Why COVID-19 is spurring 'buzz' among employers about reference-based pricing

Medical bill
FierceHealthcare caught up with an expert at Mercer on why COVID-19 could push more employers to seek out alternative coverage options. (Getty/seksan mongkhonkhamsao)

The financial pressures around COVID-19 are creating a “buzz” among employers about a potential shift to reference-based pricing (RBP).

Under this model, an employer would not contract with a traditional payer but instead with a vendor who manages coverage set at a flat rate across providers, typically significantly higher than Medicare but less than would be paid under a commercial plan.

Andrew Halpert, M.D., senior clinical consultant at Mercer, told FierceHealthcare that interest in this type of coverage was more common among smaller firms, but midsize and larger companies are also expressing interest.

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“It’s the economic straits in their businesses that is pushing plan sponsors to ask about this as one of an array of potential cost-saving strategies,” Halpert said.

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Employers could see significant savings under an RBP model, in particular depending on where their employees are based. Halpert wrote in a blog post that employers spent an average of 241% of Medicare for care in 2017, paying 204% higher than Medicare rates for inpatient care and 293% higher for outpatient care. 

So, a reference-based plan that pays all providers at 150% of Medicare rates would represent significant savings for the company, according to the post. Halpert said that the potential for savings and the current financial challenges across the economy make it likely more employers will give these alternatives a try in the near future.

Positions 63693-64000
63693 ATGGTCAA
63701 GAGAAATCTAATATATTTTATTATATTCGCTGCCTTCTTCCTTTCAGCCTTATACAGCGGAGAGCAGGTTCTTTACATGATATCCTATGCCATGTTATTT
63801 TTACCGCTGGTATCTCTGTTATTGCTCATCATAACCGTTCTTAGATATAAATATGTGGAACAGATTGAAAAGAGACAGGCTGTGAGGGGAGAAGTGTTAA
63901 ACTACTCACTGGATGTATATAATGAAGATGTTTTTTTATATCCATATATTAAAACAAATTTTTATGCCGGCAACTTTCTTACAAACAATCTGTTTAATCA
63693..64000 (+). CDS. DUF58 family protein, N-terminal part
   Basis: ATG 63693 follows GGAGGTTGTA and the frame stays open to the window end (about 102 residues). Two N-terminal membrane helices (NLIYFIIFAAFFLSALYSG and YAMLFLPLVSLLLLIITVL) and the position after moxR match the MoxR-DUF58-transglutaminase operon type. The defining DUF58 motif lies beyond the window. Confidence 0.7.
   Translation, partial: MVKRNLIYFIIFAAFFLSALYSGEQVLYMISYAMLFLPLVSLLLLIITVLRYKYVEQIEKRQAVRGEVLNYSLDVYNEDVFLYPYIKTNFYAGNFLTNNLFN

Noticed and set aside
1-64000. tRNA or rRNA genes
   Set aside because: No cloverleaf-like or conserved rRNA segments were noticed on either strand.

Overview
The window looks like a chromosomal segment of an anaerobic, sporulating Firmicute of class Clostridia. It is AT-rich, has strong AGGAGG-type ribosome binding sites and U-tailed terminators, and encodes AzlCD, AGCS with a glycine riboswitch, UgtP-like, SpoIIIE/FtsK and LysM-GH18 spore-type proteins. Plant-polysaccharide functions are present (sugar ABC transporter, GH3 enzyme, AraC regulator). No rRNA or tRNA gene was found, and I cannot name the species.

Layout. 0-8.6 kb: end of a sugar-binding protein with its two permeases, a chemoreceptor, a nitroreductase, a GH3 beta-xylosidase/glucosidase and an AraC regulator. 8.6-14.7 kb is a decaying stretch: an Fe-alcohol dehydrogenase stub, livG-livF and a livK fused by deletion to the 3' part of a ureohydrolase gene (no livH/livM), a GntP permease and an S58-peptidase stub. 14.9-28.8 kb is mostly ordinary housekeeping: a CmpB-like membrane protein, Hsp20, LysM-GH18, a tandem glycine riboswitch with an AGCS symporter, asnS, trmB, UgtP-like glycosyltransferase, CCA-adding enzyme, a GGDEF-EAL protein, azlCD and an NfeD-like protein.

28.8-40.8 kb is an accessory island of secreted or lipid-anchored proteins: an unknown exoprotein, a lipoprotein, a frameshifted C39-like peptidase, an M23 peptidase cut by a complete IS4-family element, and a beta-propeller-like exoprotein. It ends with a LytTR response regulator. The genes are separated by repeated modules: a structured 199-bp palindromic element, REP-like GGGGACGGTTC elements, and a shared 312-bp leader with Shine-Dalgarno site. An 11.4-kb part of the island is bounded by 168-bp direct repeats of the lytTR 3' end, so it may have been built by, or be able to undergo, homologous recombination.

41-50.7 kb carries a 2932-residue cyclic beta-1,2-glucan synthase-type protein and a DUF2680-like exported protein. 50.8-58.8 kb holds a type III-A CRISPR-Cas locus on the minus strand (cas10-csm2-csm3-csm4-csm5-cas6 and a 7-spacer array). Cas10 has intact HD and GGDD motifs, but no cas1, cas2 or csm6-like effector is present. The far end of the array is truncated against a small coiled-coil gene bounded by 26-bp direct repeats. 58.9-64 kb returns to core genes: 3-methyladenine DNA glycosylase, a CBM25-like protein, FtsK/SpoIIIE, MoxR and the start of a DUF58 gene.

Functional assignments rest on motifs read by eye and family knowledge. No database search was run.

He said it’s not all or nothing, either—some employers could adopt a hybrid model that offers RBP plans to workers in certain regions or to certain types of jobs. 

“It’s a funnel—not all who ask pursue,” he said, "but I think there will be enough going on in the top of the funnel or the filter that my prediction is that there would be more RBP plans in the next year or two.”

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There are downsides and challenges to launching an RBP model that could hinder them from expanding rapidly. For one, these models take time to roll out and require a complete overhaul in the team overseeing an employer’s benefits.

They also represent some notable downsides that could scare off workers from enrolling. Halpert said that the uniform nature of the pricing in these plans does put members at risk for balance bills, that an RBP vendor will step in and negotiate on their behalf.

In addition, members may not understand their benefits, so clear communication is a key challenge.

Despite these risks, the financial pressures posed by the pandemic are spurring more employers to at least start the conversation about whether an RBP model may work for them, when under ordinary circumstances they’d be unlikely to pursue one.

“These are not normal times,” Halpert said.

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